Create a "Not To Do List" As Well

One (of quite a few!) early consulting mistakes I made was dumping a list of changes for principals to make in their laps. It wasn’t prioritized well, of course, but I didn’t make a realistic assessment of their workloads.

My assumption now is that people are generally busy and don’t have room for much additional activity. But there’s some interesting nuance about how to get around this problem of having more time. Here are some assumptions around how to manage your own workload as a leader.

  1. You are probably doing a few things you shouldn’t be, and maybe not doing some others that are critical to your firm’s success. Take a look at what I’ve written about what you might do more or less of.
  2. To do lists are evil, expanding legions of ooze that are never satisfied until they’ve eaten every last enjoyment organism out of your life. I had six things on my list today, and this is the fifth one that I’m getting to. It will be a good day because I’ll get them all checked off. After decades of struggling with this, I’m finally being honest about how much I can realistically expect to get done. For reference, I have four things to do on Monday. and three things spread across all the remainder of next week. But I have 89 less urgent things that I have to review on Saturday and spread them out. I could, though, just move them all forward for one week.
  3. I think you and I should be intentional about our work and what it takes to fulfill our obligations. That means that starting something and just letting it drift off our radar is not a good plan. No, decide to quit doing it. As Derek Sivers says, most everything should be a “hell yes” or “hell no” and nothing in between. Don’t quit doing things–decide to quit doing things, instead.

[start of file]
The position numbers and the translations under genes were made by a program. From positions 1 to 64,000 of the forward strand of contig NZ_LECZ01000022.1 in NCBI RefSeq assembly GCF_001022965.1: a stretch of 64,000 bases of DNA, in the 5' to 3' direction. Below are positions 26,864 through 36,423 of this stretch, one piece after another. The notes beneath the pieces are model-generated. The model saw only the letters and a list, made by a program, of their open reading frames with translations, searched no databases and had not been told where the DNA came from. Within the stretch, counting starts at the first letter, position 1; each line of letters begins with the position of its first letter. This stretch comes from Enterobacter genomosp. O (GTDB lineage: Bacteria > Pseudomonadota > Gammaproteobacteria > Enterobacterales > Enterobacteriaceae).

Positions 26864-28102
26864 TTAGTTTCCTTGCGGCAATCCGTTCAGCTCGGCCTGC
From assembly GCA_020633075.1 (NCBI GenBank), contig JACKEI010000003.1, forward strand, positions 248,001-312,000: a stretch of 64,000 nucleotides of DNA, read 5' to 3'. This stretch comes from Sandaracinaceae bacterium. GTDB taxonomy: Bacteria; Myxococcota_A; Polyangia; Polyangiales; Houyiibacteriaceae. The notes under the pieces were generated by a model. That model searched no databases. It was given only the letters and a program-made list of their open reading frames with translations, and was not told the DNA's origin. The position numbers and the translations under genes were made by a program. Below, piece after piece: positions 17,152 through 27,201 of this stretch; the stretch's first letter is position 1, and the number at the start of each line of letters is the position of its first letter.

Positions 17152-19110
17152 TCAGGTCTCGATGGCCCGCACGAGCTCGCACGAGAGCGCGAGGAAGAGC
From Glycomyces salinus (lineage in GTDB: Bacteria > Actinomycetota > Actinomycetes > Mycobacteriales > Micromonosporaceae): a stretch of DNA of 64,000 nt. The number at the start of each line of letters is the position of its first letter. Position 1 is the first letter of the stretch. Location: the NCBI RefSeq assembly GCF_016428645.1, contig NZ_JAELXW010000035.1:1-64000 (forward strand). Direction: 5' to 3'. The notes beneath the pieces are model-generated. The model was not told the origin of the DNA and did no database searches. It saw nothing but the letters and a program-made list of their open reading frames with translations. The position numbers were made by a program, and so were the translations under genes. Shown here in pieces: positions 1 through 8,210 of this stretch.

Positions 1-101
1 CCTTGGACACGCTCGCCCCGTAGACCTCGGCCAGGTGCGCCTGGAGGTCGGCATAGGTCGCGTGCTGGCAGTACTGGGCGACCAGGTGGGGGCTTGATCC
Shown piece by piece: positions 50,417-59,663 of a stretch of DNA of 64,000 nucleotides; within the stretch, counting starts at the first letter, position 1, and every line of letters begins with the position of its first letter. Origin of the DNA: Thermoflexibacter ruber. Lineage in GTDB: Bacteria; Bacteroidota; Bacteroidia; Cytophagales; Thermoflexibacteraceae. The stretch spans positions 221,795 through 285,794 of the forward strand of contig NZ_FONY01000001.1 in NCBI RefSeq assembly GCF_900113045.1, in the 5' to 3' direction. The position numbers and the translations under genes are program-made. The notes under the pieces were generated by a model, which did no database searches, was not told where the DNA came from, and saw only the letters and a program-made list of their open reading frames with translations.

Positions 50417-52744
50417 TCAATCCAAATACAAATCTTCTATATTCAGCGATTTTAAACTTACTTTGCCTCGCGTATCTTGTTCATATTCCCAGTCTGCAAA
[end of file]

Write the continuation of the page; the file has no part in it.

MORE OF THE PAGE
4. When you do decide that some new initiative is worth adding to your list of responsibilities, you must decide what you are going to stop doing before you do that. That’s what I mean with the above illustration. Everything you add must replace something you’ll stop doing first.

So next week try to put together a Not To Do List instead. Be sure to think through the failed initiatives that have stalled, too, and put them out of their misery if they are languishing. Clear your desk, so to speak.

And could I suggest something else, too? When you ask an employee to add something to their docket, ask them to come back to you, first, with a recommendation on what they should not be doing any more. They’ll find a new level of empowerment.

This whole issue is a real problem because you are smart and curious, and that can be a lethal combination to any productivity plans that you might have. To be effective in your work of applying professional curiosity, you’ll need to keep following rabbit trails and little alleys, but you are running an enterprise where productivity is expected of you. You should plan to waste a lot of time in learning new things, but you’ll enjoy that process even more if your more realistic to do list is checked off on a daily basis, too.

Then schedule the time to waste or unplug.

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